In addition to aligning measures, CMS is aligning payment methods across Medicare and other public and private payers through the Comprehensive Primary Care Initiative. Participating primary care practices receive per beneficiary per month payments (the median payment per clinician was US$51,286 in 2015) in addition to fee-for-service in exchange for providing advanced primary care functions such as risk-stratified care management, expanded access, and increased patient and caregiver engagement.35 Quality and utilisation data have been mixed, and the evaluation is ongoing.35
Lesson three: if the costs of participation outweigh the benefits, practices may undergo dehybridization
While payers have the potential to align payment methods and health outcomes, too much regulation can encourage providers to leave public funding altogether, with the reporting burden leading to real fallout. Those saddled by more administrative burden have reported higher burnout, reduced job satisfaction, and less interest in seeing patients.36 Due to their lack of technological infrastructure and administrative support, the reporting burden is also thought to disproportionately affect solo and small clinics where more than half of family physicians in the US practice.37 The US Department of Health and Human Services projects that 87% of US clinicians in solo practice will have a negative adjustment in payment under MACRA compared to 18% of practices with 100 or more clinicians.24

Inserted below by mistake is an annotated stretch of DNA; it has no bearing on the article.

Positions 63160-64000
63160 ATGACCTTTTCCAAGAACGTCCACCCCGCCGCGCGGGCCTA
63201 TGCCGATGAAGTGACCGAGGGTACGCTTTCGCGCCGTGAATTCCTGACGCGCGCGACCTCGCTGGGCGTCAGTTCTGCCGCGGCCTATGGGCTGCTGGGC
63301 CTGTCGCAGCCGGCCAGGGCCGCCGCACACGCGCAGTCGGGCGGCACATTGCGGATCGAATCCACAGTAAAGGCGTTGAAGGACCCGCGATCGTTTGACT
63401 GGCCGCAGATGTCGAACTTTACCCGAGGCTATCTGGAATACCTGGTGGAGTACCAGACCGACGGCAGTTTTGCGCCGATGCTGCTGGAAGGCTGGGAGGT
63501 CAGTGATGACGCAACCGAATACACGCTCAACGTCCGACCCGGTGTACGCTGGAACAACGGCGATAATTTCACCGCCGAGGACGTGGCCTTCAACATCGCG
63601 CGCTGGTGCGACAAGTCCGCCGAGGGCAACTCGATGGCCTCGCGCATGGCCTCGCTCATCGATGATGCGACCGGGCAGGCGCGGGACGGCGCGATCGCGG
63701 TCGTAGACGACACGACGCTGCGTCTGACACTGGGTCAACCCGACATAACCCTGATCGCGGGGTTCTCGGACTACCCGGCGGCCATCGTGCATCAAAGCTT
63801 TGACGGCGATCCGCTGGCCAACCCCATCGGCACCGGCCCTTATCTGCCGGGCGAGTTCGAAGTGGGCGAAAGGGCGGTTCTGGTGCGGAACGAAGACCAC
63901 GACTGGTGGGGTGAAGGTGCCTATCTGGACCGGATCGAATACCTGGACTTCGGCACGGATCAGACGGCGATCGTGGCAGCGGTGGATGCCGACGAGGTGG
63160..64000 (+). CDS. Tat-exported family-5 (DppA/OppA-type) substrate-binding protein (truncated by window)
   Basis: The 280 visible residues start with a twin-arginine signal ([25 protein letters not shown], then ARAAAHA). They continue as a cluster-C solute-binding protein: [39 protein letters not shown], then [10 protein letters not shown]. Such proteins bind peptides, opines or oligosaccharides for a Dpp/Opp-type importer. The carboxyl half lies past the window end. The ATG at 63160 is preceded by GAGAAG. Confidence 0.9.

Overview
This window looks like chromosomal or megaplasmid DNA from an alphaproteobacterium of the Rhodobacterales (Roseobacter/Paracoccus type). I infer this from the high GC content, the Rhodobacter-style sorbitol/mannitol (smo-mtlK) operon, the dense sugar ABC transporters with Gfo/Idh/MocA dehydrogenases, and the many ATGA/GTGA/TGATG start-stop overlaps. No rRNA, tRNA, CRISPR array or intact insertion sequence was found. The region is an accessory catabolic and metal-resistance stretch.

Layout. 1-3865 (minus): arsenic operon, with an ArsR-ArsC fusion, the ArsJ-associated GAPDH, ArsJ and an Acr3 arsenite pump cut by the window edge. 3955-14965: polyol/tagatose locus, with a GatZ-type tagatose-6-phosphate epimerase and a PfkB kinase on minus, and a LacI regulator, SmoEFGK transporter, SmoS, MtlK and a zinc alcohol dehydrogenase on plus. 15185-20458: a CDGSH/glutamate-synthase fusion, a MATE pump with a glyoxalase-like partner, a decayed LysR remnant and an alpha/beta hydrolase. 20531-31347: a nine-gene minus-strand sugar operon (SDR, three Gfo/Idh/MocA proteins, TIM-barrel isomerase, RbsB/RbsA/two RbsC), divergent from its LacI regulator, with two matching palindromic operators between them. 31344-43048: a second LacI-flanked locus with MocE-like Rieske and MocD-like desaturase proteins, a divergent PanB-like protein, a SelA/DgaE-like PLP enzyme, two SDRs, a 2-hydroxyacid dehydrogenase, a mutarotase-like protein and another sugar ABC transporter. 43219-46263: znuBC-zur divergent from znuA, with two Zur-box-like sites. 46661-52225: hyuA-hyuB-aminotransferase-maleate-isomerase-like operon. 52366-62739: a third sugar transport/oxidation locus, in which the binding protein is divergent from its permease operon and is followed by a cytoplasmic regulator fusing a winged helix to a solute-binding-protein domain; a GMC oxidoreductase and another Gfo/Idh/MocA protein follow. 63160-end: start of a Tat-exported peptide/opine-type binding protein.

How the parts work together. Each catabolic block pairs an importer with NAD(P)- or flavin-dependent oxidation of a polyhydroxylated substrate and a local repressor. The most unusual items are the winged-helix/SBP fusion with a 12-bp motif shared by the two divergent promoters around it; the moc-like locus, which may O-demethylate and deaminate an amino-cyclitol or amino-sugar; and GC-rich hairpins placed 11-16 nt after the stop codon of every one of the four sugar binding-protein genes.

Dehybridization (or the process of reducing exposure to public or private insurance or leaving insurance) has already started in the US. Frustrated with administrative burden, a small but growing percentage of the family physician workforce has gravitated towards direct primary care. Direct primary care practices charge a periodic fee for services and do not bill any third parties on a fee-for-service basis. By working outside the insurance system, these providers report that they have more availability, more time per encounter, and lower overhead costs.38,39
While the US is plagued by high spending, poor outcomes, and market inefficiencies, there are benefits to its hybrid system. At its best, such as in the recent era of wide-scale health system transformation, hybridization allows safety net clinics to survive and for simultaneous testing of new payment models and delivery systems. The market-based system pushes practices to innovate and compete for patients. At its worst, hybridization is inefficient, as payer heterogeneity creates administrative and reporting chaos. The drive for greater efficiency and higher revenue can push the boundaries of patient safety and quality. For now, hybridization is alive and well in the US, offering both opportunities and challenges for primary care to navigate.
The authors declare no conflicts of interest.